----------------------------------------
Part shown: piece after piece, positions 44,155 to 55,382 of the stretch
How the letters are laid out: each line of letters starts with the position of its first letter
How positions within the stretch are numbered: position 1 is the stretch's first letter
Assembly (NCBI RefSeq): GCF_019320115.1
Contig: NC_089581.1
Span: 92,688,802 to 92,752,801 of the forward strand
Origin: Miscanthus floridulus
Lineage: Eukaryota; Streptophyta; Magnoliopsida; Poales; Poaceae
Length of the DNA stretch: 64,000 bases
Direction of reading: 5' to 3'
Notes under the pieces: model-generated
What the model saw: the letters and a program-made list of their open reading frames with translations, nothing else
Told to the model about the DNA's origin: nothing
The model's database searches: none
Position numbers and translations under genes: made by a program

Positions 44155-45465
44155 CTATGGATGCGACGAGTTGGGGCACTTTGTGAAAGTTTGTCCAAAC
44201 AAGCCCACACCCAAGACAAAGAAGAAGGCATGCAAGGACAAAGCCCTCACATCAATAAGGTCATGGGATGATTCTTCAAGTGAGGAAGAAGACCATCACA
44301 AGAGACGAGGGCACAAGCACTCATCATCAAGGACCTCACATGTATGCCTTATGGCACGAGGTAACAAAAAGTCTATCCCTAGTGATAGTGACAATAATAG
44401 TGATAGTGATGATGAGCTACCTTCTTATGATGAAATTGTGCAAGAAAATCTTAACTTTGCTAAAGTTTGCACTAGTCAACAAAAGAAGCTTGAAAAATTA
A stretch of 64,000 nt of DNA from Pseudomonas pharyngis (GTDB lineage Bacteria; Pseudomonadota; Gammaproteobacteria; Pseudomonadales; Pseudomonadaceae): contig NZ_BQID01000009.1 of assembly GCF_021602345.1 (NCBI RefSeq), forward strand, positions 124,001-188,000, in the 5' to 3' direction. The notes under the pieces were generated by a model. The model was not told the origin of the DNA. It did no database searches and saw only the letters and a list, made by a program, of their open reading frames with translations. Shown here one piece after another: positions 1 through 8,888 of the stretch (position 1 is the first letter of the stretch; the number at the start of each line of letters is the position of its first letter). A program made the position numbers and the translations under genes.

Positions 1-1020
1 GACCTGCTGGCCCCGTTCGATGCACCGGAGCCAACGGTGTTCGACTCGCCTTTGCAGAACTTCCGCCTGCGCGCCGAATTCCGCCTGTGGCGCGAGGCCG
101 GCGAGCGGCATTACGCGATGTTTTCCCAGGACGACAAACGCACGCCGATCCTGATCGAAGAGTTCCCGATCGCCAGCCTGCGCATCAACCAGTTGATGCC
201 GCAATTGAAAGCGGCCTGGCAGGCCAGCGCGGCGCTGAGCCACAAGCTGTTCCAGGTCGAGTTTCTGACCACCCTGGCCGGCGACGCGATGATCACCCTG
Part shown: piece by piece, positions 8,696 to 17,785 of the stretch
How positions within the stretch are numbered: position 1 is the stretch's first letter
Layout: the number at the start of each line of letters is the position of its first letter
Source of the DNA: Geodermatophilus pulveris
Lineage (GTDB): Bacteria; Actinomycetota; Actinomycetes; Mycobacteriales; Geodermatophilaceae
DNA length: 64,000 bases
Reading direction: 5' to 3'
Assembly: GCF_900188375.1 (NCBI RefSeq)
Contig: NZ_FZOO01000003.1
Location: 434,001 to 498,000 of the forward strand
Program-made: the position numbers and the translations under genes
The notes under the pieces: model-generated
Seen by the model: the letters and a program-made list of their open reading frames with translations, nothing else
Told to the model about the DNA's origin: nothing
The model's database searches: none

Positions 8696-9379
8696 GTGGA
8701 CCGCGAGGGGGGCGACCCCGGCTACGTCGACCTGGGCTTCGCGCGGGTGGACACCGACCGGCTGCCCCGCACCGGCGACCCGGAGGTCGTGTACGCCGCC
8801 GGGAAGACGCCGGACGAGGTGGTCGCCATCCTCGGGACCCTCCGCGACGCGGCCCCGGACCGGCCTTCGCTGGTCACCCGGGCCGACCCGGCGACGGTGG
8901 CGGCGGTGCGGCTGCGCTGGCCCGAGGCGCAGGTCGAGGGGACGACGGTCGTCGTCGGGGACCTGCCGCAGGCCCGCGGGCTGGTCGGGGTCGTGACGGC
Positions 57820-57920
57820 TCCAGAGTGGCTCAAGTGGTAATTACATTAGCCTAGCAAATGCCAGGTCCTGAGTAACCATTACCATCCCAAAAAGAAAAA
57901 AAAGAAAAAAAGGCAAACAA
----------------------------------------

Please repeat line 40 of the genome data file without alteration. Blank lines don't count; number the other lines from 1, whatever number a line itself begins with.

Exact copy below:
The model's database searches: none